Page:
For example, assume an Argentine subsidiary purchased a fixed asset in December,
1974, when the Argentina peso
US dollar exchange rate was $0.20. The asset cos
20,000,000 pesos and would be translated as $4,000,000. By September, 1982, the
exchange rate was .000040; thus, the asset would be translated at $800. [p.561]

Wolk et al. go on to explain that the FASB considered indexing the original cost of the asse
t, in
this case in pesos, for the change in the general price level in Argentina, but this solution was
rejected on the grounds that it departed from historical cost. Eventually SFAS 52 [FASB, 1981]
allowed the historical US dollar cost to be reported (in

place of the functional
currency cost
converted through the current exchange rate) in countries where the cumulative rate of


For example, Edwards

and Bell [1961, p.13], ARS6 [AICPA, 1963, p.6
8], and Gynther [1966,



inflation in the functional currency exceeded 100% over a three year period.

Table 6.1: Percent Increase in Annual CPIs for B
razil, Year 19xx
























(Source: Seed [1981], Exhibit 2
1, p.18)

Inflation at rates of 100% to 1,000% p.a. in countries like Argentina and Chile, is obviously so

that, as in Germany in the 1920s, accounting systems are forced to recognize its impact.
More interesting is Brazil, which experienced "double digit" inflation (as measured by the CPI)
in 19 of the 20 years, 1958
1977 [Tweedie and Whittington, Table

9.4, p.235], and where
cost accounting has also been abandoned. Chapter 10 in Seed [1981, pp.131
examines the management accounting practices of Acos

Villares, S.A., Sao Paulo, Brazil,
described as the largest specialty steel producer in

Brazil, with revenues of $US100 million in
1979. As shown in Table 6.1, general inflation in Brazil in 1979, the year of the study, jumped
suddenly to 77%

per annum. It might be thought that accounting in Argentina is not relevant
to, say, the US or UK,

but this is not so. The techniques Seed reports being used by Acos Villares
for management accounting include:

standard cost accounting, direct costing, flexible budgeting, responsibility reporting,
strategic planning, return
on investment analysis (pa
rtially based on current costs),


Tweedie and Whittington [1984, p.235] report 444% inflation in Argentina in 1976, and a
change in the general price index from 100 in 1970 to 253,000 by June 1980. Chile's

index over the
same period rose from 100 to 414,000, Brazil's from 100 to 1,030.


"Acos" is the Portuguese word for "steel".



funds flow management, and the evaluation of prospective capital expenditures based
on their internal rate of return [p.131].

It is clear from Seed's chapter that Acos Villares is a sophisticated user of accounting
tion, and does much of its planning in constant cruzeiros. Departmental heads use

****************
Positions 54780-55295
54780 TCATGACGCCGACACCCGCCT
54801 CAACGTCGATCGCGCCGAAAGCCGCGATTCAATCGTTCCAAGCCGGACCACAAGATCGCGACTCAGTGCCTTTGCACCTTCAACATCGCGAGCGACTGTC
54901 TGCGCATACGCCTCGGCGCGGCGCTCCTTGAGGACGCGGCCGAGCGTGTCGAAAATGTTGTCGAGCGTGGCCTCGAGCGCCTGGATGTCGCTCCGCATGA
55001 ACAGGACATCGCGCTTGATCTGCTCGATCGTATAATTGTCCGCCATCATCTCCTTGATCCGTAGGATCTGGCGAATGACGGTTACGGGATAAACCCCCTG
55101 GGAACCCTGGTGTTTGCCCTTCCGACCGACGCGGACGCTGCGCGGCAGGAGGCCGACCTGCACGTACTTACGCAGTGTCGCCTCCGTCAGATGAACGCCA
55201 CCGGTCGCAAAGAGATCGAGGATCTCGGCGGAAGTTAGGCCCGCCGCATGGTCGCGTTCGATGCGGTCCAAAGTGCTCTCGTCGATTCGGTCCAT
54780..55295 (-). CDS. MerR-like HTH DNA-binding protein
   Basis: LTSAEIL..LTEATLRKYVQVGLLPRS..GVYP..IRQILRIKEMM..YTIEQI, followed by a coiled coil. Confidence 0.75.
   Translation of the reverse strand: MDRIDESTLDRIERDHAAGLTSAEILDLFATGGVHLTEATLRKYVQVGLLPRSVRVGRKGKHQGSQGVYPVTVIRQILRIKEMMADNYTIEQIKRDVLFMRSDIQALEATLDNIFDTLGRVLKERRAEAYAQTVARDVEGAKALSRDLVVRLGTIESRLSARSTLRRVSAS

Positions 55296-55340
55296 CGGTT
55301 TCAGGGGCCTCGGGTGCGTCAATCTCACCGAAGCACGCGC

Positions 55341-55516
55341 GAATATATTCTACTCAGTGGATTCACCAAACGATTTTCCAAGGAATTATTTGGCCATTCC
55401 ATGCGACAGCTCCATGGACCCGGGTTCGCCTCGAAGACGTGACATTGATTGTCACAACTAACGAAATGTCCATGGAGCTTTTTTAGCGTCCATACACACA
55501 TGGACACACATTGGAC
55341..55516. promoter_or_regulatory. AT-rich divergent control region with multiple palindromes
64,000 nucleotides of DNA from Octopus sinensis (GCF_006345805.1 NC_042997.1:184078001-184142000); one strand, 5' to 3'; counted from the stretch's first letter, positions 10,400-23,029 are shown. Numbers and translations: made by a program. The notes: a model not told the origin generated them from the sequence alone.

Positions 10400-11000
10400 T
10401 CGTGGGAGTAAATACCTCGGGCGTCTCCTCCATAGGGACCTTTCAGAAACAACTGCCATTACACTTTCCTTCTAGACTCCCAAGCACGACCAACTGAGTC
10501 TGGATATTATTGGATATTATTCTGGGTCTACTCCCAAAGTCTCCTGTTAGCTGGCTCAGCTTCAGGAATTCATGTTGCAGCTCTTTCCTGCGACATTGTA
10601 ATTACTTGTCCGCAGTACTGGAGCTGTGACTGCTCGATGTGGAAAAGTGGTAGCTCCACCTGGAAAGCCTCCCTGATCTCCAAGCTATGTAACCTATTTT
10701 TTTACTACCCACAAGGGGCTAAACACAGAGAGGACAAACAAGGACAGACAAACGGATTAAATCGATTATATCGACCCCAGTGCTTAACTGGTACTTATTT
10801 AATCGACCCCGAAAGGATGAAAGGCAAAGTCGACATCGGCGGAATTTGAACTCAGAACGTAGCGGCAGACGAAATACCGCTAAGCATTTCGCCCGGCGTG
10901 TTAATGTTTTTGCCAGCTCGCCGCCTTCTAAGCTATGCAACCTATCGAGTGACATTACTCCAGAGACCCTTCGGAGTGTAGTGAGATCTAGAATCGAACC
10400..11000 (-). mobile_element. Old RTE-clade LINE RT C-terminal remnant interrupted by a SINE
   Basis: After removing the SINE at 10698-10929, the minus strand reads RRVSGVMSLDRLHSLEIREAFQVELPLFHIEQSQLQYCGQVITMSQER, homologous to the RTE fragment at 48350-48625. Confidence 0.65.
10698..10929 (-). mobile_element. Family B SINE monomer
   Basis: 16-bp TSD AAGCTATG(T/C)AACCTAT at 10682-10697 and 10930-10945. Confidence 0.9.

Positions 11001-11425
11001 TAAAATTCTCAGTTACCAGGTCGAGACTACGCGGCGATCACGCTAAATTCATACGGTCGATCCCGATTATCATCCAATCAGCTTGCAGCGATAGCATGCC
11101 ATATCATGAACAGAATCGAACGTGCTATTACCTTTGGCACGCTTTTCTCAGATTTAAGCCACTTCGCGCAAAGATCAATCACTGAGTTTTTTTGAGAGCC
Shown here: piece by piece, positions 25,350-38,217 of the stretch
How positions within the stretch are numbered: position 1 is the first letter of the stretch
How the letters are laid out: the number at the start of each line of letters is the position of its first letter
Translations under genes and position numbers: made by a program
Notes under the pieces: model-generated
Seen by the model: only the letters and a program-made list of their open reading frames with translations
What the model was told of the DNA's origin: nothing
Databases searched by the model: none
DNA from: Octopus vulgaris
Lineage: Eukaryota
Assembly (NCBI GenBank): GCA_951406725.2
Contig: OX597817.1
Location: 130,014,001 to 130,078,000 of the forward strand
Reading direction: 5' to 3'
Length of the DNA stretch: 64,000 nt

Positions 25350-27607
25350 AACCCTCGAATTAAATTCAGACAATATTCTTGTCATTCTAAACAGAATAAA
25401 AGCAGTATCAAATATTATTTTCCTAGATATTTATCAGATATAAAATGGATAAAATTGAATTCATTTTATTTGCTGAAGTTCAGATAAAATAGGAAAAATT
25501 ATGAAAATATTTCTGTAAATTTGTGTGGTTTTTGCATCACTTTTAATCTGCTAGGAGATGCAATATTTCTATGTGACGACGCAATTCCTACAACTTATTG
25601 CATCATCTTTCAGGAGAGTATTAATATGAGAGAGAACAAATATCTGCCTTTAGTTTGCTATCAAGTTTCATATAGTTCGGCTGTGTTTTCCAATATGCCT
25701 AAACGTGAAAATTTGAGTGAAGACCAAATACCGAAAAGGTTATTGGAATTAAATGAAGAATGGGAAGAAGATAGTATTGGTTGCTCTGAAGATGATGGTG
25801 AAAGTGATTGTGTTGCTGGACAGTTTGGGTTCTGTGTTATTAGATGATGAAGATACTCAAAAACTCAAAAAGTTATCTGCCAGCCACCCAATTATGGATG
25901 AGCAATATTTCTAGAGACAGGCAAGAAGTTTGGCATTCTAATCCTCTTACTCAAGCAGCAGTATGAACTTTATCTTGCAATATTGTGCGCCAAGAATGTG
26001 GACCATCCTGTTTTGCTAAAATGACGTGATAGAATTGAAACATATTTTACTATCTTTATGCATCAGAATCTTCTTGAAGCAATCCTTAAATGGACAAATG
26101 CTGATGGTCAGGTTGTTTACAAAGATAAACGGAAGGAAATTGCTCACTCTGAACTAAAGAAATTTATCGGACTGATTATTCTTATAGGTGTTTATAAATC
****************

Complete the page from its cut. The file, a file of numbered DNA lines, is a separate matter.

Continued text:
constant cruzeiros to facilitate month
month and year
year comparisons, and prices are
based on replacement costs (within the constraints of government price controls)

with all prices
quoted as subject to adjustment based on CIP

index changes. This evidence from Brazil is
particularly interesting because it suggests that even for countries with "only" double
inflation, historical
cost accounting creates serious
difficulties. Thus accounting practices
during the South American inflation of the 1970s are also consistent with the hypothesis that
the high inflation of the period stimulated widespread interest in inflation accounting. In
Argentina's case that inter
est was sufficient to prompt government legislation.

Case 4:

The Practitioners' Response to US and UK Inflation in the mid
late 1970s

The final case of inflation to be investigated is that in the US and UK in the mid
late 1970s
(following the oil
crisis of 1973). Reading the literature written towards the end of the 1960s,
one gets the sense, e.g., from practitioners' comments at the Symposium on Asset Valuation and
Income Determination organized by Sterling [1971], that practitioners acknowledged

deficiencies in historic cost accounting and were ready to accept some sort of general price
level adjusted or replacement
cost accounting system
. Thus, when the next period of high


"CIP" stands for Inter
ministerial Price Control, the latter index being based on a sample of 36 of
the company's pro
ducts, and is computed in accordance with government regulations.


They would not, however, "have a bar" of net present value accounting [Staubus, 1971] or



inflation came along, they seemed predisposed to act quickly.

le 6.2: Percent Increase in Annual CPIs for the US and UK


































(Sources: Seed [1981], Exhibit 2
1, p.16;

Tweedie and Whitt
ington [1984], Table 9.1, p.218)

The annual percentage increase in the CPI for the US and the UK from 1974 through 1980 is
shown in Table 6.2. Whether because of this inflation, or as a flow
on from the intense
academic debate of 1955
1970 (which itself
was motivated initially by inflation), these
relatively low levels of general inflation were enough to trigger US standards ASR 190 [SEC,